UKRAINE: Moscow Patriarchate Fears Expulsion but Authorities Deny It.

by Evgenia Mussuri, Keston News Service, 8 May 2001

Believers of the Ukrainian Orthodox Church of the Moscow Patriarchate fear that the local authorities will deprive them of one of their only two remaining churches in Ukraine's western Lviv region. The parish priest of St Volodymyr's church, Father Volodymyr Kuseh, told Keston News Service from Lviv that two Orthodox churches of different jurisdictions are next to each other on the same site, but the Lviv authorities recognise the rival Orthodox Church of the Kiev Patriarchate as owners of both and are threatening to evict his congregation. `We do not know what to expect because the authorities may come at any moment and demand that we vacate the building,' Father Volodymyr declared. `Unofficially they say they will tear down the church very soon, but of course they would not admit it officially.' The deputy head of Lviv regional administration admitted that there is a `property dispute', but denied to Keston that the Moscow Patriarchate congregation would be expelled, without explaining how the dispute will be resolved.

St Volodymyr's church is a tiny wooden chapel, two metres high, five metres wide and ten metres long, which can hold no more than a hundred people. `This is a very small building,' Father Volodymyr told Keston by telephone on 4 May. `It is not enough for those who attend services, it is always overcrowded and people often faint during services.' It adjoins the bigger church - also called St Volodymyr's - belonging to the Kiev Patriarchate, which has a capacity of about 2,000. The Moscow Patriarchate's other church in Lviv, St George's, can hold 300 worshippers.

Father Volodymyr said that due to confusion at the city administration with registration of the land, their church turned out to be in an illegal position. `We appealed to the city administration to give or sell us a plot of land where we could construct our own church in August last year, but there has been no response so far. They are still considering the request.'

To improve the situation the Moscow Patriarchate priests brought in construction materials to enlarge the church, but local authority officials banned this, coming to the site and telling the priest to remove them. Instead the city administration issued a decree on 22 February granting the Kiev Patriarchate the right to start reconstruction, in the course of which the Moscow Patriarchate's chapel is planned to be demolished to make way for a new church.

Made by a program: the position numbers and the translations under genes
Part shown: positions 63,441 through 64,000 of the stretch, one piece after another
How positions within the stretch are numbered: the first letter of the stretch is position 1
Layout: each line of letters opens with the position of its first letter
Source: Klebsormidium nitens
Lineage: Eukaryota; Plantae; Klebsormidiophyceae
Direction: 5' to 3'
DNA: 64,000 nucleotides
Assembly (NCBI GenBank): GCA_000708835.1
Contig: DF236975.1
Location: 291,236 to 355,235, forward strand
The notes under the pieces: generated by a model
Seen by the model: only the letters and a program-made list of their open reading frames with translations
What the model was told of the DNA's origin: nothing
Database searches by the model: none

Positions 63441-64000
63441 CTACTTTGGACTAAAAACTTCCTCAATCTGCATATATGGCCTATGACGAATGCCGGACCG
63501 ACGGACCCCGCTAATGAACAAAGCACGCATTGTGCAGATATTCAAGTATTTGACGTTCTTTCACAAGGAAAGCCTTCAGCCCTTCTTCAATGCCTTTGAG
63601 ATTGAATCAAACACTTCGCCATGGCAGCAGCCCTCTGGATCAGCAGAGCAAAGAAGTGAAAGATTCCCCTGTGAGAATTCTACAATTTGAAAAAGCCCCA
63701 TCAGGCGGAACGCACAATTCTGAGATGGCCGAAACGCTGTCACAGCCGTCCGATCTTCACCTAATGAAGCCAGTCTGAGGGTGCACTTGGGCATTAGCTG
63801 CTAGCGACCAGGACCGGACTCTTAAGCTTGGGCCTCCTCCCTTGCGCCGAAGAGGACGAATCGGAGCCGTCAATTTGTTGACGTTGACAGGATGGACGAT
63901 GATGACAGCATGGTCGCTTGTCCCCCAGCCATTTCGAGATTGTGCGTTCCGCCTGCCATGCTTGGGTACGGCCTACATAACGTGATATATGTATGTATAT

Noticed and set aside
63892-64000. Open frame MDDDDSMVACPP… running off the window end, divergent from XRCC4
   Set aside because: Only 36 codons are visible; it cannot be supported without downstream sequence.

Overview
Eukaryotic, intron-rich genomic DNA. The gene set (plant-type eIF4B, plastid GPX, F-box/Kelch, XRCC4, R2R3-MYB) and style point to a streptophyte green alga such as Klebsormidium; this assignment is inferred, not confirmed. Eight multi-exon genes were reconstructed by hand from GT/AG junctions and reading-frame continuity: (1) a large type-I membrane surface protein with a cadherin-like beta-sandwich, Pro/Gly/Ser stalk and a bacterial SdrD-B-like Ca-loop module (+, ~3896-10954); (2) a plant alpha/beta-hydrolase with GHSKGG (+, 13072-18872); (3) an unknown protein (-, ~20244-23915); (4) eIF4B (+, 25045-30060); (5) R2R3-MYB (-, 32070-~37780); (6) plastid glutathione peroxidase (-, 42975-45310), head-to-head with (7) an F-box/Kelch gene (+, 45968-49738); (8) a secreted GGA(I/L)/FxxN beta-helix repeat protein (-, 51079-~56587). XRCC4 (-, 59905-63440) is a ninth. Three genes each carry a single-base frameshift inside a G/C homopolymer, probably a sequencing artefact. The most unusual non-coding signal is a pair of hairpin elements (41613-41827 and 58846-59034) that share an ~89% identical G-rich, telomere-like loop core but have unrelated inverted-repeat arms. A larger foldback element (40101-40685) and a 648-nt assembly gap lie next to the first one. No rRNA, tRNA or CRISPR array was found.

After the collapse of the Soviet Union, the process of redistributing places of worship and land began. During 1991, the area's Catholic and Orthodox congregations clashed over the way church property was being divided. Local authorities tried to soften the conflict by granting the Orthodox community two church buildings on the same site.

All was well until 1993, when a rift formed within Ukraine's Orthodoxy and the Ukrainian Church of the Kiev Patriarchate was founded. The land and both churches were registered in the name of the Kiev Patriarchate, the branch widely supported by Ukrainian nationalists. Father Volodymyr said the problem hinges on who the authorities consider are the successors of the Orthodox community of 1991. `If we bore the name Kiev Patriarchate, we would be favoured,' he maintained.

The deputy head of Lviv regional administration, Volodymyr Geresh, told Keston on 5 May that the Moscow Patriarchate priests had not been authorised to bring in building materials. He tried to play down the conflict, pledging that the Moscow Patriarchate congregation would not be expelled. `The whole conflict is merely a property problem and nobody is going to throw the Moscow Patriarchate believers onto the street,' Geresh said. `In 1991 there was a split and the land was registered in the name of the Kiev Patriarchate, while the Orthodox Church of the Moscow Patriarchate occupied the chapel unilaterally.'

Moscow Patriarchate anxiety was fanned by the press and public opinion in Lviv, a stronghold of Ukrainian nationalism where there is often hostility toward anything Russian. `Some papers and even public figures express their dissatisfaction with the very existence of the Ukrainian Orthodox Church of the Moscow Patriarchate,' Father Volodymyr complained. He claimed that some public figures were trying to manipulate public opinion and tie the Pope's visit to Ukraine in June to the conflict. `They created the image that we are against the visit of John Paul II and therefore we should be eliminated,' he declared. `This is untrue. The only thing we want is to have our own church building, just like any other citizens of Ukraine.'

Lviv's Department for Religious Affairs denies a controversy exists. `We know nothing about it,' an official at the department told Keston by telephone on 4 May. `We do not even know what church you are talking about. This is all made up by the press.' Asked to identify herself, the official put down the telephone. (END)